Probe development allows for nanoliter volume protein crystals to be studied using EPR techniques.

Results published in Science Advances

study lead author Jason W. Sidabras in his laboratory at MPI CEC

Electron paramagnetic resonance (EPR) spectroscopy is a method to study molecules with unpaired electrons. Many of nature’s most complex catalysis (e.g. photosynthesis, molecular hydrogen formation, nitrogen fixation, etc.) involve unpaired electrons along the catalytic cycle. Typical EPR studies on frozen solution samples only provide information on the magnitude of the magnetic interaction. Instead, by studying these enzymes in single crystals the magnetic properties can be directly related to the crystal structure. However, volumes of the crystals used for x-ray diffraction are too small to provide adequate signal for EPR spectroscopy research.

Researchers from the Max Planck Institute for Chemical Energy Conversion EPR Research Group and Technische Universität Dortmund have developed a new microwave probe based on a helical geometry. By reducing the size of the EPR probe to only 0.4 mm by 1.2 mm, the microhelix increases the sensitivity on extremely volume limited samples, such as protein single-crystals, by a factor of 28. In order to demonstrate the usefulness of the microhelix, they teamed up with crystallography laboratories of Prof. Thomas Happe at Ruhr-Universität Bochum and Prof. Athina Zouni at Humboldt- Universität zu Berlin. With protein crystals of [FeFe]-hydrogenase from Clostridium pasteurianum (CpI) obtained from the Happe group, the full g-tensor of the active-site in the Hox stable intermediate was proposed from a crystal 0.3 mm by 0.1 mm by 0.1 mm.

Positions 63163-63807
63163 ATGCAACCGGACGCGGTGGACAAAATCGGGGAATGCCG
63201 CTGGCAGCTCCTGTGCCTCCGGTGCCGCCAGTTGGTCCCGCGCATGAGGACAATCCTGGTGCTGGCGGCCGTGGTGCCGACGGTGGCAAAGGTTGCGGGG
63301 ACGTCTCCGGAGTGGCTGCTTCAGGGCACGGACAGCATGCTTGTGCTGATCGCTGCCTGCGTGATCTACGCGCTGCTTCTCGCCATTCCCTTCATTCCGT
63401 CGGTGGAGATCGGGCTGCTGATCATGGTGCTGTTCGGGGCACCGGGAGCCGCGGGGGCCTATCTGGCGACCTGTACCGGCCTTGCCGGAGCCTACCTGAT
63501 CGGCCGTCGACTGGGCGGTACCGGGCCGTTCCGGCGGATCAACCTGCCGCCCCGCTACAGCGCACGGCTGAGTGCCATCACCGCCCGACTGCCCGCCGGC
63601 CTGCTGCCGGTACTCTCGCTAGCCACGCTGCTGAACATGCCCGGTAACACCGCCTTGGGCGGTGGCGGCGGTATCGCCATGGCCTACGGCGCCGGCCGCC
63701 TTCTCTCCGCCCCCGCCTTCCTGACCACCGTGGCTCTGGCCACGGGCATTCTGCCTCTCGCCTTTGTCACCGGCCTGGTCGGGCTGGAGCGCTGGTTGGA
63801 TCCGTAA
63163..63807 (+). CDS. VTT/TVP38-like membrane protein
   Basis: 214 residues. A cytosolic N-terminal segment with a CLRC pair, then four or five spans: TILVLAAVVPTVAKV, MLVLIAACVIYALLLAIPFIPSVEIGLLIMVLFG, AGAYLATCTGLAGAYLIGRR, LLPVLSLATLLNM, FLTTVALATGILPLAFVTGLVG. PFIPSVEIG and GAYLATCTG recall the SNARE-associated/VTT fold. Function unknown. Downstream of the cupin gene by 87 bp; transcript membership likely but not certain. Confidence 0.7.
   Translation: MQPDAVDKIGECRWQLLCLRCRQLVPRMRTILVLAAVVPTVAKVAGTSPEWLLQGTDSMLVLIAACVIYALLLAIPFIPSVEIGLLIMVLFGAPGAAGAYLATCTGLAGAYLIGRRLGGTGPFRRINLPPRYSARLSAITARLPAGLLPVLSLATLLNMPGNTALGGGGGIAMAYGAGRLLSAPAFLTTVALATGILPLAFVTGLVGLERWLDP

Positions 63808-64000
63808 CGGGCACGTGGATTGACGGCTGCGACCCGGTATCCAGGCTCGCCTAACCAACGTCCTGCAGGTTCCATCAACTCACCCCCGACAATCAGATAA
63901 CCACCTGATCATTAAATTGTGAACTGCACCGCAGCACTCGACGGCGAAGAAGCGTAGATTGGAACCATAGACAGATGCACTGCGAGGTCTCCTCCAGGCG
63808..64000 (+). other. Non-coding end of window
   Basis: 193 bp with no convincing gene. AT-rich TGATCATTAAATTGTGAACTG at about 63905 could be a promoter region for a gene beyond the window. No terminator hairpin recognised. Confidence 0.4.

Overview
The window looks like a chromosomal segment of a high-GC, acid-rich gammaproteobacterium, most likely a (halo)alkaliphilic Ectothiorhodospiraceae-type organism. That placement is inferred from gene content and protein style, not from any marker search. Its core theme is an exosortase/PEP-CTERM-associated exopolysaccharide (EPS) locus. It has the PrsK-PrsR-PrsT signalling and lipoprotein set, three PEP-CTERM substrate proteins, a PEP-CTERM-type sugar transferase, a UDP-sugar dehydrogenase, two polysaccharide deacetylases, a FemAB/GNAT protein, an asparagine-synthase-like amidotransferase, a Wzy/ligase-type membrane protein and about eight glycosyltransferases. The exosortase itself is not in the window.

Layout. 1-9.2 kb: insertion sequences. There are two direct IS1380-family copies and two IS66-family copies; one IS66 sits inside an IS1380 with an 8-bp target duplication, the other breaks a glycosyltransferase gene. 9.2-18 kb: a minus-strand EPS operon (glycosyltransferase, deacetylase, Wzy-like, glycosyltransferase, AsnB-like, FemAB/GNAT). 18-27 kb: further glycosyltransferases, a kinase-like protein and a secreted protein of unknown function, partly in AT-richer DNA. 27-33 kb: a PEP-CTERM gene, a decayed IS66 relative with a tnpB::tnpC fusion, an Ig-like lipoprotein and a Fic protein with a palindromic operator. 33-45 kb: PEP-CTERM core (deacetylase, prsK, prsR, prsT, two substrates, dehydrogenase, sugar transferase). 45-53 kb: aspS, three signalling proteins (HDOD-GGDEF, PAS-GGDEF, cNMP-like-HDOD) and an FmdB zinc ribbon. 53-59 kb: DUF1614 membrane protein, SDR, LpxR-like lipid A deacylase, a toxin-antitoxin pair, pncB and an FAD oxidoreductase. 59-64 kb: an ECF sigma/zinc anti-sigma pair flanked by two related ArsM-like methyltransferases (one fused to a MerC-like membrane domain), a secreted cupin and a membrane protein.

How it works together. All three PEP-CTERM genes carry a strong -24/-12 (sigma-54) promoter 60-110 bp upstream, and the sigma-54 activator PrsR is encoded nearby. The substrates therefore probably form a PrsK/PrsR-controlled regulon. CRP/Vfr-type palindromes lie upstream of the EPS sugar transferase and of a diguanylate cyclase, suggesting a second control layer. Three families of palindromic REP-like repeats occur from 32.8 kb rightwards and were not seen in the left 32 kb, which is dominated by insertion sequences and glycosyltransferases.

"With this technical development we can, for the first time, study protein single-crystals of sizes typical for x-ray crystallography (less than 5 nl) using advanced EPR techniques,” study lead author Jason W. Sidabras explains. “These studies allow researchers to go beyond protein structure and obtain full orientation and magnitude information of magnetic properties at the active site of an enzyme. This information leads to a fundamental understanding of the catalytic mechanism of these enzymes.”

The development of the microhelix for EPR spectroscopy allows for a number of interesting experiments to be performed on protein single crystals. The information gather can also be used to benchmark quantum chemical calculations and further the development of biomimetics of nature’s most elusive chemistry.

The article, “Extending electron paramagnetic resonance to nanoliter volume protein single crystals using a self-resonant microhelix,” was published in Science Advances. DOI: 10.1126/sciadv.aay1394

This work was funded by European Union Horizon 2020 Marie Skłodowska-Curie Fellowship (no. 745702; ACT-EPR, https://act-epr.org), the Max Planck Society, Sonderforschungsbereich Sfb1078 by Humboldt Universität zu Berlin, Project A5, Cluster of Excellence-2033 RESOLV #390677874 (Deutsche Forschungsgemeinschaft, DFG), DFG Research Training Group GRK 2341 Microbial Substrate Conversion (MiCon), and Volkswagen Stiftung (Design of [FeS] cluster containing Metallo-DNAzymes [Az 93412]).

 

Scientific Contacts:

Jason W. Sidabras - jason.sidabras(at)cec.mpg.de

Edward Reijerse - edward.reijerse(at)cec.mpg.de